if (v.index is undefined) then
strongconnect(v)
end if
end for

function strongconnect(v)
// Set the depth index for v to the smallest unused index
v.index := index
index := index + 1
S.push(v)

// Consider successors of v
for each (v, w) in E do
if (w.index is undefined) then
// Successor w has not yet been visited; recurse on it
strongconnect(w)
else if (w is in S) then
// Successor w is in stack S and hence in the current SCC
end if
end for

// If v is a root node, pop the stack and generate an SCC
start a new strongly connected component
repeat
w := S.pop()
add w to current strongly connected component
until (w = v)
output the current strongly connected component
end if
end function


The index variable is the depth-first search node number counter. S is the node stack, which starts out empty and stores the history of nodes explored but not yet committed to a strongly connected component. Note that this is not the normal depth-first search stack, as nodes are not popped as the search returns up the tree; they are only popped when an entire strongly connected component has been found.

The outermost loop searches each node that has not yet been visited, ensuring that nodes which are not reachable from the first node are still eventually traversed. The function strongconnect performs a single depth-first search of the graph, finding all successors from the node v, and reporting all strongly connected components of that subgraph.

When each node finishes recursing, if its lowlink is still set to its index, then it is the root node of a strongly connected component, formed by all of the nodes above it on the stack. The algorithm pops the stack up to and including the current node, and presents all of these nodes as a strongly connected component.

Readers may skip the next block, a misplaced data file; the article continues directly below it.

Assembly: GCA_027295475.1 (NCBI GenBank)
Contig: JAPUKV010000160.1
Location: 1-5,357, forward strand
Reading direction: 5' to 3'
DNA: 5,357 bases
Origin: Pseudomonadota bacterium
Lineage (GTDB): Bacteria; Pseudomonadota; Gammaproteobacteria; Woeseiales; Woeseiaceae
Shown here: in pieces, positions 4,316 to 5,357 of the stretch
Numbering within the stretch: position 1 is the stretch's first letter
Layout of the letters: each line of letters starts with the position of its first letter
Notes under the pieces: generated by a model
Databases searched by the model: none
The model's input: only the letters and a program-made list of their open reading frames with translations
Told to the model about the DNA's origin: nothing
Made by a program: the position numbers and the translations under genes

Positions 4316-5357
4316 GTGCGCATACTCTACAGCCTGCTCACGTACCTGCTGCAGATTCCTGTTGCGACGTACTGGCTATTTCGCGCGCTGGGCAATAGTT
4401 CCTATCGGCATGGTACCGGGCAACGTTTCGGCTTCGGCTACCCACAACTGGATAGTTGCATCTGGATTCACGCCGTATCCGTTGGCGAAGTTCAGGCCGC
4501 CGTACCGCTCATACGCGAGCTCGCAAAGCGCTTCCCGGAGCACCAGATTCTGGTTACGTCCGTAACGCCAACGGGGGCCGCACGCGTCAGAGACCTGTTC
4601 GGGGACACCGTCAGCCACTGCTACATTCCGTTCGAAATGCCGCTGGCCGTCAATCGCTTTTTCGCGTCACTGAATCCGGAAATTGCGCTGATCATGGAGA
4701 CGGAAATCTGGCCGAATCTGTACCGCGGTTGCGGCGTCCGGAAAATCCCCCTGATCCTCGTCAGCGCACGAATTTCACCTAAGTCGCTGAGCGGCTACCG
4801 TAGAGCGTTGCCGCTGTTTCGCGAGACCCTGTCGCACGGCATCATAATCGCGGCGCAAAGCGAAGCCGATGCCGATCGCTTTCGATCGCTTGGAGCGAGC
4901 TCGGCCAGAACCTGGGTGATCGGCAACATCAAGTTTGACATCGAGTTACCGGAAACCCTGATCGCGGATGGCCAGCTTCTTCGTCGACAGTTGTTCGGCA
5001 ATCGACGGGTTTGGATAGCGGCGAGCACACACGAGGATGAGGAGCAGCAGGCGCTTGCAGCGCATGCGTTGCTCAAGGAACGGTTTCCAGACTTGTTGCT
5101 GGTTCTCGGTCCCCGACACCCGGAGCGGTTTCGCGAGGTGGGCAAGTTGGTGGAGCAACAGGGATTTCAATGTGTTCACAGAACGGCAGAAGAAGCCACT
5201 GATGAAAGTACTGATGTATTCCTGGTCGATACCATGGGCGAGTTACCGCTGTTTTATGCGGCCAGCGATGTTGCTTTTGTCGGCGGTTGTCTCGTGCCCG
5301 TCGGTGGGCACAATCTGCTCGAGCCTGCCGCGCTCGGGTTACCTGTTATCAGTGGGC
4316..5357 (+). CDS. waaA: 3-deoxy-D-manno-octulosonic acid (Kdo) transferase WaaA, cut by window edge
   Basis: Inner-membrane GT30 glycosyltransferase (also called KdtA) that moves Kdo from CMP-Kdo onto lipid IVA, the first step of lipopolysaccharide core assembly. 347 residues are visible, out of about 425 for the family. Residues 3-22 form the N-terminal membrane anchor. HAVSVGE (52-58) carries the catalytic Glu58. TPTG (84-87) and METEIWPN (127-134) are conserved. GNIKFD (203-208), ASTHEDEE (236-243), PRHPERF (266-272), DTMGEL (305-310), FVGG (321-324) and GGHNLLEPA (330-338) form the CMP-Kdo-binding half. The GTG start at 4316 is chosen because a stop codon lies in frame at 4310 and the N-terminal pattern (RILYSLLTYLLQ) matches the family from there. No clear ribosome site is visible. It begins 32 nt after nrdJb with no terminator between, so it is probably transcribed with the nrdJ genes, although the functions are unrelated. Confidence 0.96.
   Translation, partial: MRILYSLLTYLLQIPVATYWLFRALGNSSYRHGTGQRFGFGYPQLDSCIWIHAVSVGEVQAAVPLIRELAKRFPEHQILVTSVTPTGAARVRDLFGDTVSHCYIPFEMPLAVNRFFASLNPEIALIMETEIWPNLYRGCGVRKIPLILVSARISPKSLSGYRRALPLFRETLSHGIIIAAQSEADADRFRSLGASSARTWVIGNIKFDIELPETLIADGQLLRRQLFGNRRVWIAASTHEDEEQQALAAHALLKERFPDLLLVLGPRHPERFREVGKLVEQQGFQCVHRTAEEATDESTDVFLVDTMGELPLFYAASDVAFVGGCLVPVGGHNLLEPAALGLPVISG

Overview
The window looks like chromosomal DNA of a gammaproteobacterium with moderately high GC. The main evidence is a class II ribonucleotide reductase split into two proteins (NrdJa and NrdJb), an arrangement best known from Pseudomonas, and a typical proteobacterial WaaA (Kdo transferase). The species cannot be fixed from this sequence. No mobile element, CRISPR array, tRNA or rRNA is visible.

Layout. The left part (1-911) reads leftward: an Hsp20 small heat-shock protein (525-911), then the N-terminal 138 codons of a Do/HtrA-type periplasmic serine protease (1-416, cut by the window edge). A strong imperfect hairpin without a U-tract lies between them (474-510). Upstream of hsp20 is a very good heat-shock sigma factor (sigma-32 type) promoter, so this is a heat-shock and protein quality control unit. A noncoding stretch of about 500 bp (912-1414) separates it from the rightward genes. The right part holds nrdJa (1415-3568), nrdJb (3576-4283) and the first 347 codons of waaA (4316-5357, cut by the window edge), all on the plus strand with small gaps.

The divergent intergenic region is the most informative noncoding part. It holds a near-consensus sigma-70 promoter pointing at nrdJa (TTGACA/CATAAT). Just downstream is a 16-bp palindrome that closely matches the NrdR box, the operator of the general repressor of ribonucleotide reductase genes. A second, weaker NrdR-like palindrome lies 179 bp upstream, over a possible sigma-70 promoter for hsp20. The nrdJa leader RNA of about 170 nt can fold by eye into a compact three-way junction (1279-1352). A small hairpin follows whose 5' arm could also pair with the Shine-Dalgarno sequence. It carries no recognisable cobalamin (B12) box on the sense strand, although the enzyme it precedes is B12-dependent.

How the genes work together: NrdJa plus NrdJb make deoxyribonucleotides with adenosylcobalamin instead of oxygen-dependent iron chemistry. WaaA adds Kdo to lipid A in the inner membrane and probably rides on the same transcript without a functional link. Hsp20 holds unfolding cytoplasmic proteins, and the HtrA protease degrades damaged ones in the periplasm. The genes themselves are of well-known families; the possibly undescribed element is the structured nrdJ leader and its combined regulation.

## Remarks

1. Complexity: The Tarjan procedure is called once for each node; the forall statement considers each edge at most twice. The algorithm's running time is therefore linear in the number of edges and nodes in G, i.e. $O(|V|+|E|)$.
2. The test for whether w is on the stack should be done in constant time, for example, by testing a flag stored on each node that indicates whether it is on the stack.
3. While there is nothing special about the order of the nodes within each strongly connected component, one useful property of the algorithm is that no strongly connected component will be identified before any of its successors. Therefore, the order in which the strongly connected components are identified constitutes a reverse topological sort of the DAG formed by the strongly connected components.[2]
4. Tarjan's algorithm was mentioned as one of his favorite implementations by Knuth appearing in his book The Art of Computer Programming Vol 4, pages 512–519. He considered this as one of the most beautiful algorithms with a quote [3]

The data structures that he devised for this problem fit together in an amazingly beautiful way, so that the quantities you need to look at while exploring a directed graph are always magically at your fingertips. And his algorithm also does topological sorting as a byproduct.

## References

1. ^ Tarjan, R. E. (1972), "Depth-first search and linear graph algorithms", SIAM Journal on Computing 1 (2): 146–160, doi:10.1137/0201010
2. ^ Harrison, Paul. "Robust topological sorting and Tarjan's algorithm in Python". Retrieved 9 February 2011.
3. ^ Harrison, Knuth. "Twenty Questions for Donald Knuth".